Limitations of Cost-Benefit Analysis

While CBA continues to be a primary tool for economic evaluation, adequate use of the tool requires a clear understanding of its limitations and pitfalls. It is important to keep in mind that CBA should not be used to set the ends of policy, but it may be used to set the most cost effective means of implementing the predetermined policy.

        Major limitations of CBA are:

  • Market Imperfections

Cost-benefit analysis works best in a regime of perfectly competitive markets with a large number of sellers and buyers none of whom are in a position to dominate the market. But this condition is hardly met in actual practice. There are monopolies and there are governments whose interventions distort the market further. Hence, market prices need to be adjusted before these can be used for CBA.

  • Quantification of Intangibles

Attempts made to measure items of value that are generally unmeasurable remain approximations and cannot be a perfect representation of the true value. The use of value judgements and assumptions becomes unavoidable. Thus, the quantification of intangibles is particularly susceptible to manipulation.

  • Income Distribution

Economic analysis is practiced to determine economic efficiency. Efficiency is measured without regard to who would get the benefits and who would incur the costs. Questions related to distribution of income are not taken up for consideration.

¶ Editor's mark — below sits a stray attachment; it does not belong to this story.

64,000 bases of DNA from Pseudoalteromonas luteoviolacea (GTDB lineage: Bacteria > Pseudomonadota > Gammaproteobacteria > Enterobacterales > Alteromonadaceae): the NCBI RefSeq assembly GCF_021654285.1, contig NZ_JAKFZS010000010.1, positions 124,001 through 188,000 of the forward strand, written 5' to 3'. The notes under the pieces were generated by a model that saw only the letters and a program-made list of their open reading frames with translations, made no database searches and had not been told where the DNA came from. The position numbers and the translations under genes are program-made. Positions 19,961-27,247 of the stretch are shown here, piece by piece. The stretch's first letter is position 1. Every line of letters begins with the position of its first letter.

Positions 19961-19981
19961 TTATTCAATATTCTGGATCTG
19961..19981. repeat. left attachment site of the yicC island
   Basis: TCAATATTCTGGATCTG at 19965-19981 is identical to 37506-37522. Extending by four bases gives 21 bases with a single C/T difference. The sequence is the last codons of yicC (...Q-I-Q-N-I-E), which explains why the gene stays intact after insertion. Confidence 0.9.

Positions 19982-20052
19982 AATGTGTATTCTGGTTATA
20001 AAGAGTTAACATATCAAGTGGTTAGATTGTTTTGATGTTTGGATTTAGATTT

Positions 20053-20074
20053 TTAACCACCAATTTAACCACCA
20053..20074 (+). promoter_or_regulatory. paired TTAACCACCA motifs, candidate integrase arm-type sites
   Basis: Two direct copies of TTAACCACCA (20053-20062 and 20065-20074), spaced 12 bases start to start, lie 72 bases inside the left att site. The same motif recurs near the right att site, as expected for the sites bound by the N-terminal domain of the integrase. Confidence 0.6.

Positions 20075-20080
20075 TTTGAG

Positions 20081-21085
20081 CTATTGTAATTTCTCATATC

One way in which distributional aspects can be integrated into CBA is by assigning weights to benefits received and costs borne by different socio-economic groups, e.g. giving higher weight to the poorer categories. Another way of handling the distributional aspect is to establish distributional constraint as an additional criterion.

  • Discount Rate and Intergenerational Equity

Traditional CBA tends to give little weight to costs that occur far in the future and overly emphasize short-term gain. This is because a high discount rate tends to give a lower value to benefits which accrue after longer periods. It does the same for the negative effects that may arise in the distant future. It is therefore important that inter-temporal equity issues form an integral part of each decision-making process.


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